Most of us seem to learn the hard way - “the school of hard knocks.” Experience comes as we go through life - a process of coming to understand how life works. That’s what Paul has in mind here. Our own intentional working at learning how to live obedient to God through the drama of life.
Work out your salvation is about learning - understanding in the school of hard knocks - processing how our faith works out in the day to day experiences of life.
Paul writes that we are to do that with “fear and trembling.”
A couple of years ago when I was in High School our family took a trip round the country in our dodge van - stayed in city parks and fields and parking lots. Very low budget. Things we’d probably get arrested for today. Hugely memorable.
One of the things we did was visit guys that my dad knew from when he was in army. One of guys lived in a small town just west of Milwaukee. He and his wife happened to be morticians. Their home was on two levels. Downstairs was the mortuary. Upstairs was their house. The night we were there they took us out to show us the town.
When we got back to their house - dark because of the power outage - we pulled up to the hearse entrance - which had this kind of southern motif - colonnades - French doors. We pulled up to the hearse entrance - where they normally would have brought in the bodies. Opened the French doors - with the sheer white curtains blowing in the wind.
We’re standing in the pitch black funeral parlor and the wife says, “Let me go get a light.” A few minutes later she’s coming down the stairs - wearing a white dress - carrying a lit candelabra. I kid you not.
Fear here is the Greek “phobos.” Think phobia. Fear that haunts the recesses of our minds. It tugs at us and breaks into where we live life. Affects our response to life.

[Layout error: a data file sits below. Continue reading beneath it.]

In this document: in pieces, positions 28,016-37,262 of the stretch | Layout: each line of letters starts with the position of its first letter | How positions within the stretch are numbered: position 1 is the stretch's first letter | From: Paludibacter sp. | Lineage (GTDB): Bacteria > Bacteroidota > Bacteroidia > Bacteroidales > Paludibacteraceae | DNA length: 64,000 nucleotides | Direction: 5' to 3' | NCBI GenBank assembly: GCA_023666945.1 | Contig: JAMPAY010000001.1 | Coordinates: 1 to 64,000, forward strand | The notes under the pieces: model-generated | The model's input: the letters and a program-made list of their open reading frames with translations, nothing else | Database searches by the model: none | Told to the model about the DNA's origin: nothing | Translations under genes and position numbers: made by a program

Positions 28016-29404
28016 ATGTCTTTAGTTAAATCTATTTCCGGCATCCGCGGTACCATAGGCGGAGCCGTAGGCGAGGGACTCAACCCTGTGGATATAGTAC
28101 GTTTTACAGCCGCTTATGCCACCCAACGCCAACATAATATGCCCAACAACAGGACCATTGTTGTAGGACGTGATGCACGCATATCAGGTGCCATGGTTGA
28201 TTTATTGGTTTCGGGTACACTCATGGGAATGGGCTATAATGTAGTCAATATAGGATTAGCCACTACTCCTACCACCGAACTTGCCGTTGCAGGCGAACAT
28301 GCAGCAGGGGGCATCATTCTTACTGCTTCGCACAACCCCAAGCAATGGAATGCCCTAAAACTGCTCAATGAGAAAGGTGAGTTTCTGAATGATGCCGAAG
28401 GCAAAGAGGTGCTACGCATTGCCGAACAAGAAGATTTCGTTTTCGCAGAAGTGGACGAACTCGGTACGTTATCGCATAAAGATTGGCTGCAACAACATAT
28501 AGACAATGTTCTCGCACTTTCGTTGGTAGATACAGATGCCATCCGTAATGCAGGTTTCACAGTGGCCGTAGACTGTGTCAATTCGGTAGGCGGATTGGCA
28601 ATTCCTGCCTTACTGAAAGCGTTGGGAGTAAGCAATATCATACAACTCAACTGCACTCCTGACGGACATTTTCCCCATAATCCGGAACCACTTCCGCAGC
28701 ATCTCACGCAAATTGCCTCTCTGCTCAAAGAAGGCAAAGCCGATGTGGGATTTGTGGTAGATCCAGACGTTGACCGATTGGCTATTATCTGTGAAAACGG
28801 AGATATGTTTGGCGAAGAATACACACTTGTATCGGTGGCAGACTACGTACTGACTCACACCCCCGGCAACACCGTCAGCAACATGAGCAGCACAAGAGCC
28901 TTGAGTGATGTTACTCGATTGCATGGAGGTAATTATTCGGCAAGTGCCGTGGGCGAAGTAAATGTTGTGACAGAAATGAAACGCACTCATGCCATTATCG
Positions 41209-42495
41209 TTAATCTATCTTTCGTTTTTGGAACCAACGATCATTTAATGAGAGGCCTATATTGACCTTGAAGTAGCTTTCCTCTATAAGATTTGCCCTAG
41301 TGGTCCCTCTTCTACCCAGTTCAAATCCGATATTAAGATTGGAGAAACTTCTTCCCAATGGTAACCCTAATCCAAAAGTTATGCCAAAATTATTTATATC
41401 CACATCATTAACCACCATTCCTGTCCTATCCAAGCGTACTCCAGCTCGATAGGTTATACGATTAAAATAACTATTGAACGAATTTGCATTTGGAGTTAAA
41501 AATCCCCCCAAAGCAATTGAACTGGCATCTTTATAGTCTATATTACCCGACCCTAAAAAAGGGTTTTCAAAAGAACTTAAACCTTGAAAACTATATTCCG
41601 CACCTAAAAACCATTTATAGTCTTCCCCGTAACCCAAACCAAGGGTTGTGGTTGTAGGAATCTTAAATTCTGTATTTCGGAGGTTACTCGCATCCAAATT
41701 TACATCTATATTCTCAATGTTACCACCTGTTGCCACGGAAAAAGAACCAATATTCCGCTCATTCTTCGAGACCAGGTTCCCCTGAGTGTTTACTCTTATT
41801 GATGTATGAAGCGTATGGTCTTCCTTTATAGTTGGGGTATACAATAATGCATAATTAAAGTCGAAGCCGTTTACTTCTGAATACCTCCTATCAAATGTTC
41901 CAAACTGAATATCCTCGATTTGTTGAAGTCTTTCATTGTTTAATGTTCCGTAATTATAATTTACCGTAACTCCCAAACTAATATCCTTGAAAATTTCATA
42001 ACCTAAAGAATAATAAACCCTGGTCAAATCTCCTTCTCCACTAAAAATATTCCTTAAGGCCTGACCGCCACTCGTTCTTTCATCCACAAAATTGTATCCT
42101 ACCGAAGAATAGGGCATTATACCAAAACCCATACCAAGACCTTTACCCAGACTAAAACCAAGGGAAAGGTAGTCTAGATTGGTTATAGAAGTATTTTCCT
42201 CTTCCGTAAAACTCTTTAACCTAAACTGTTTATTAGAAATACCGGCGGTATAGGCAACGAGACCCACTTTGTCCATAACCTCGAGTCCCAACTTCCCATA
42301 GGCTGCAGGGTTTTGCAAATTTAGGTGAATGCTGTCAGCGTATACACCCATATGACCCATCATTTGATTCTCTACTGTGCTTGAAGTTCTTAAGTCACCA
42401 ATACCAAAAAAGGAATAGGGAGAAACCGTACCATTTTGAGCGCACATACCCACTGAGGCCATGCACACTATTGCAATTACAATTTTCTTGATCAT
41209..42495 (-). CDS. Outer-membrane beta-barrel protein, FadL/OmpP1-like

Let’s be careful. Paul writes about fear and “trembling” “Trembling” is the word “tromos” - trembling in astonishment - going weak at the knees because of what we’re confronted with. Specifically this: “For it is God who works in you.”
That’s the heavens declare the glory of God - God. God our creator. God who is timeless - sovereign - unbounded - complete. So beyond our comprehension.
The Almighty Holy God who condescends to allow us to know Him. In our rebellion and sin - our total unworthiness. That God gives to us the privilege of living in relationship with Him. Justified. Sanctified. The hope of eternity with Him.
That God is the God who is at work within us in order to accomplish whatever He wills and whatever it suits Him to accomplish.
Paul writes - with fear and trembling - meaning with a sobering and respectful awe of God that should knock us off our feet - off our little pedestals of pride and self - learn to live daily in obedience to God.
Putting all that together: What does it mean to work our own salvation with fear and trembling knowing that its God at work within us?
In verse 12 - when Paul writes “work out your own salvation” - its all about the blood sweat and tears of living life.